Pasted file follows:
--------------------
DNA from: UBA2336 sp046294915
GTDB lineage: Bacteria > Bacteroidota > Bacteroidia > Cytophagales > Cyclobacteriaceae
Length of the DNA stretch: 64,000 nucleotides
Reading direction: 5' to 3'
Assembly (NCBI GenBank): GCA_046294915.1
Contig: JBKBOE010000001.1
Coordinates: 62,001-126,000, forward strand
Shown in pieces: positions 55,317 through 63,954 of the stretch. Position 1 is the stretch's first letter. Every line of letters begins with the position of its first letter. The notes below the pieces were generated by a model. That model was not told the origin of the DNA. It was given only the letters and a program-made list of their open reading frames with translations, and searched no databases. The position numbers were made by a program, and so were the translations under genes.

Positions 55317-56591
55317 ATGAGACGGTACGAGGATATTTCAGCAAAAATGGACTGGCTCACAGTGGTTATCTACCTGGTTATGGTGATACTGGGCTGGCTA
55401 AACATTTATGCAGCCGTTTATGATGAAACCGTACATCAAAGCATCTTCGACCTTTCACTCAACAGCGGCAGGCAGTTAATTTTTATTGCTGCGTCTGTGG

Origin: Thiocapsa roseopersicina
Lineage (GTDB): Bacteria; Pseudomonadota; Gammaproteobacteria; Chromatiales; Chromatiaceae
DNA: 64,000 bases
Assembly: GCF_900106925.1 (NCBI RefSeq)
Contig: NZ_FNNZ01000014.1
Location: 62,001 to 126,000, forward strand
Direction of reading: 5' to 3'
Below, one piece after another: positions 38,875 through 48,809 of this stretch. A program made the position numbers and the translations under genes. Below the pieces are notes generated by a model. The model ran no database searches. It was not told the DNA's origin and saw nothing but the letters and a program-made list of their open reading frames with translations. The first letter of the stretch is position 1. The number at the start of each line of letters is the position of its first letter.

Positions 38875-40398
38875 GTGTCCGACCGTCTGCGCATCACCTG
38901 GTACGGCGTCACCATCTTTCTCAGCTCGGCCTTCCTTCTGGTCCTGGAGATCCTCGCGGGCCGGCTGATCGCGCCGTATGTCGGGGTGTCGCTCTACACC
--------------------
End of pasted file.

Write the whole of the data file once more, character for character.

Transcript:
DNA from: UBA2336 sp046294915
GTDB lineage: Bacteria > Bacteroidota > Bacteroidia > Cytophagales > Cyclobacteriaceae
Length of the DNA stretch: 64,000 nucleotides
Reading direction: 5' to 3'
Assembly (NCBI GenBank): GCA_046294915.1
Contig: JBKBOE010000001.1
Coordinates: 62,001-126,000, forward strand
Shown in pieces: positions 55,317 through 63,954 of the stretch. Position 1 is the stretch's first letter. Every line of letters begins with the position of its first letter. The notes below the pieces were generated by a model. That model was not told the origin of the DNA. It was given only the letters and a program-made list of their open reading frames with translations, and searched no databases. The position numbers were made by a program, and so were the translations under genes.

Positions 55317-56591
55317 ATGAGACGGTACGAGGATATTTCAGCAAAAATGGACTGGCTCACAGTGGTTATCTACCTGGTTATGGTGATACTGGGCTGGCTA
55401 AACATTTATGCAGCCGTTTATGATGAAACCGTACATCAAAGCATCTTCGACCTTTCACTCAACAGCGGCAGGCAGTTAATTTTTATTGCTGCGTCTGTGG

Origin: Thiocapsa roseopersicina
Lineage (GTDB): Bacteria; Pseudomonadota; Gammaproteobacteria; Chromatiales; Chromatiaceae
DNA: 64,000 bases
Assembly: GCF_900106925.1 (NCBI RefSeq)
Contig: NZ_FNNZ01000014.1
Location: 62,001 to 126,000, forward strand
Direction of reading: 5' to 3'
Below, one piece after another: positions 38,875 through 48,809 of this stretch. A program made the position numbers and the translations under genes. Below the pieces are notes generated by a model. The model ran no database searches. It was not told the DNA's origin and saw nothing but the letters and a program-made list of their open reading frames with translations. The first letter of the stretch is position 1. The number at the start of each line of letters is the position of its first letter.

Positions 38875-40398
38875 GTGTCCGACCGTCTGCGCATCACCTG
38901 GTACGGCGTCACCATCTTTCTCAGCTCGGCCTTCCTTCTGGTCCTGGAGATCCTCGCGGGCCGGCTGATCGCGCCGTATGTCGGGGTGTCGCTCTACACC